SEC Charges Matthew Krimm with Defrauding Investors

Matthew Krimm - Brenda HamiltonOn April 25, 2017, the Securities and Exchange Commission (“SEC”) charged Matthew Krimm, a former mortgage loan officer, with defrauding investors, including mortgage loan customers of his former employer.

The SEC’s complaint, filed in federal court in Wilmington, Delaware, charges Matthew Krimm and the company he owned, Krimm Financial Services, LLC (KFS), with fraudulently inducing at least 25 investors to invest more than $1.69 million with Matthew Krimm and KFS in an unregistered offering of promissory notes. The complaint alleges that Krimm and KFS falsely claimed that they owned and operated their own highly successful mortgage loan business. The complaint also alleges that Matthew Krimm and KFS deceived investors by providing them with misleading offering documents, false income statements and false revenue and profit projections, all of which gave the false impression that KFS was operating a profitable business. According to the complaint, Krimm and KFS also falsely claimed that the monies raised would be used by KFS to expand its mortgage loan business, including opening new offices, hiring new loan officers and expanding its reverse mortgage lending business. The complaint alleges that, contrary to what investors were told, Matthew Krimm and KFS operated no mortgage lending business of their own, and they used over 75% of the money from new investors to pay Matthew Krimm’s personal expenses and to pay back prior investors to maintain the appearance that KFS was performing profitably.

In a parallel action, the Investor Protection Unit of the Delaware Department of Justice today announced criminal charges against Krimm.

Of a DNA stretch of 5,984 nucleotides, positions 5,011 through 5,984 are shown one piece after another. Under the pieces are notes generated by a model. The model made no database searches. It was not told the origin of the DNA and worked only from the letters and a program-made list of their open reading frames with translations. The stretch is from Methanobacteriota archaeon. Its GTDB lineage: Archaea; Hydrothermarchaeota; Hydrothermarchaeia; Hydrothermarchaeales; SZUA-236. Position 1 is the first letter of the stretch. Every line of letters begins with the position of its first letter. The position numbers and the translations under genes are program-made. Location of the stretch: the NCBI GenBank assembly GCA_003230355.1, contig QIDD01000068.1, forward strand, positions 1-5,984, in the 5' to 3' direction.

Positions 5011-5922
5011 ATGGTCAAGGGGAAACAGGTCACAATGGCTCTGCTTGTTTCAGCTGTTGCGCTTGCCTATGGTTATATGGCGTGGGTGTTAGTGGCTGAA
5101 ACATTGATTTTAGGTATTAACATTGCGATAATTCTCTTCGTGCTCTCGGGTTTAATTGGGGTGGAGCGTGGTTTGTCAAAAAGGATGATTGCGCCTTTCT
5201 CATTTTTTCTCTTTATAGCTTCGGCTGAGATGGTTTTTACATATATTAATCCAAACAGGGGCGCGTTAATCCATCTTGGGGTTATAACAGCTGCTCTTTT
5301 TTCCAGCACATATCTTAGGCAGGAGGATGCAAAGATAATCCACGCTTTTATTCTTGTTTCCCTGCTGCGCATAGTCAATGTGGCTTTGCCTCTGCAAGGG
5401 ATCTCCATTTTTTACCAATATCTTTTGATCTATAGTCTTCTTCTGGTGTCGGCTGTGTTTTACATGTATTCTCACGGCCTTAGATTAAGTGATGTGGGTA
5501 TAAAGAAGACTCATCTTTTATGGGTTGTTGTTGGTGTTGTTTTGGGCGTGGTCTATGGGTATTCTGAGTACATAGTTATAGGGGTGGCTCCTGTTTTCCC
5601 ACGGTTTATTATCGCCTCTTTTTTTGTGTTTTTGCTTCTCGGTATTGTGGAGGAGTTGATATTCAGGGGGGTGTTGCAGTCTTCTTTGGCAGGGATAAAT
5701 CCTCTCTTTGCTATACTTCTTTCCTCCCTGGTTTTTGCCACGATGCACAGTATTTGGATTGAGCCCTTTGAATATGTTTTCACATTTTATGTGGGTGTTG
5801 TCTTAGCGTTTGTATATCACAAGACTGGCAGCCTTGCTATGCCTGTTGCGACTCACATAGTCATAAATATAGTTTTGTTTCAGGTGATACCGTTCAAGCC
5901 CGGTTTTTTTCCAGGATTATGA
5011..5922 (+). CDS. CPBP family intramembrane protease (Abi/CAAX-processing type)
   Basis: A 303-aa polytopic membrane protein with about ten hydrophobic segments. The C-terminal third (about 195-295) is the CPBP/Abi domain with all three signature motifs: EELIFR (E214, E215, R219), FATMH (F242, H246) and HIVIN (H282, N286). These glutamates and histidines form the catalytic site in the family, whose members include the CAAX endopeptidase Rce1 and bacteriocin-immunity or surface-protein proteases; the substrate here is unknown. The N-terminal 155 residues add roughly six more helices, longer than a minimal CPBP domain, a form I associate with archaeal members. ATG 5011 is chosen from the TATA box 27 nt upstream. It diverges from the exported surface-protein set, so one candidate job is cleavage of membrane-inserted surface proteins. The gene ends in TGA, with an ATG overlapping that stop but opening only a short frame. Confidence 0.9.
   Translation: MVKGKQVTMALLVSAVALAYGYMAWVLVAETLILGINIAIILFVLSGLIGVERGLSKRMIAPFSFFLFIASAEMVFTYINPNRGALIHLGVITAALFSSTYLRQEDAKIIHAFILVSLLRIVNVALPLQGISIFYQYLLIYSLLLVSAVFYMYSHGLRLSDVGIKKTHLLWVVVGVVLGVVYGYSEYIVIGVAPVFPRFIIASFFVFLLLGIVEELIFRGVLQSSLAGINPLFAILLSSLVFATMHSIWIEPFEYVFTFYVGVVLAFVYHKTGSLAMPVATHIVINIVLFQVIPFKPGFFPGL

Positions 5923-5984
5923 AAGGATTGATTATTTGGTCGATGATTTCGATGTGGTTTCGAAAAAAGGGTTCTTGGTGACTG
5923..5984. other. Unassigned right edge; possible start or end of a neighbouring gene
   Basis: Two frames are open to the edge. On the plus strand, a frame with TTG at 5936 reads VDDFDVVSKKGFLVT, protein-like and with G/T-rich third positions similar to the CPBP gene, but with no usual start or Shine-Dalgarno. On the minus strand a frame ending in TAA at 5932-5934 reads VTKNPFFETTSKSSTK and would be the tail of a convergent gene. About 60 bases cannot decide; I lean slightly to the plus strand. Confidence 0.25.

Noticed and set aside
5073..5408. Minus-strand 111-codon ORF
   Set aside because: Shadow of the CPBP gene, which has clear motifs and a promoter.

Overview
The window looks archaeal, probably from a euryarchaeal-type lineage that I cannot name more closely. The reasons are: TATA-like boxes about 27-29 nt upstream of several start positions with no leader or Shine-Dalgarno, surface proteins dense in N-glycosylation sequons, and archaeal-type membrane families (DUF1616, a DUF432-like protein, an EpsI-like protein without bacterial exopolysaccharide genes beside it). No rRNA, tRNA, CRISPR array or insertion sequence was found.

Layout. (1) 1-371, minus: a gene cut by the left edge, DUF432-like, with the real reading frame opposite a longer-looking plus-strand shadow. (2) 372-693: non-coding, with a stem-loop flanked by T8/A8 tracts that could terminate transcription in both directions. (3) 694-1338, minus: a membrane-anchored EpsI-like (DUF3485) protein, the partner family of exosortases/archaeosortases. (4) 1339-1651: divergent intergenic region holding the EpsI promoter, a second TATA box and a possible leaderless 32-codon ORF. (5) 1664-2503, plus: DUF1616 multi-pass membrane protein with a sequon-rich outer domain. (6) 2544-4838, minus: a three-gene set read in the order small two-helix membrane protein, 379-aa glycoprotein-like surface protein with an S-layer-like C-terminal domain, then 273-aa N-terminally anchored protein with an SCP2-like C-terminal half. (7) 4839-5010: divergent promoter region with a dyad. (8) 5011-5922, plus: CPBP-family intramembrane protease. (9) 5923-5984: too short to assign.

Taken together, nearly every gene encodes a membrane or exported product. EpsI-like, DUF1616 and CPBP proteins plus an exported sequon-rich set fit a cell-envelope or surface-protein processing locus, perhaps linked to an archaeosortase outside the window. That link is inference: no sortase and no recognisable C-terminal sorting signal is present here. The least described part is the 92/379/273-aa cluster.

The SEC’s complaint alleges that Matthew Krimm and KFS violated the antifraud provisions of the securities laws in Section 17(a) of the Securities Act of 1933 (Securities Act), and Section 10(b) of the Securities Exchange Act of 1934 and Rule 10b-5 thereunder, as well as the securities registration provisions in Sections 5(a) and 5(c) of the Securities Act. The Commission’s complaint seeks permanent injunctions, return of allegedly ill-gotten gains with prejudgment interest, and civil penalties.

For further information about this securities law blog post, please contact Brenda Hamilton, Securities Attorney at 101 Plaza Real S, Suite 202 N, Boca Raton, Florida, (561) 416-8956 or by email at [email protected]. This securities law blog post is provided as a general informational service to clients and friends of Hamilton & Associates Law Group and should not be construed as, and does not constitute, legal and compliance advice on any specific matter, nor does this message create an attorney-client relationship. Please note that the prior results discussed herein do not guarantee similar outcomes.

Hamilton & Associates | Securities Lawyers
Brenda Hamilton, Securities Attorney
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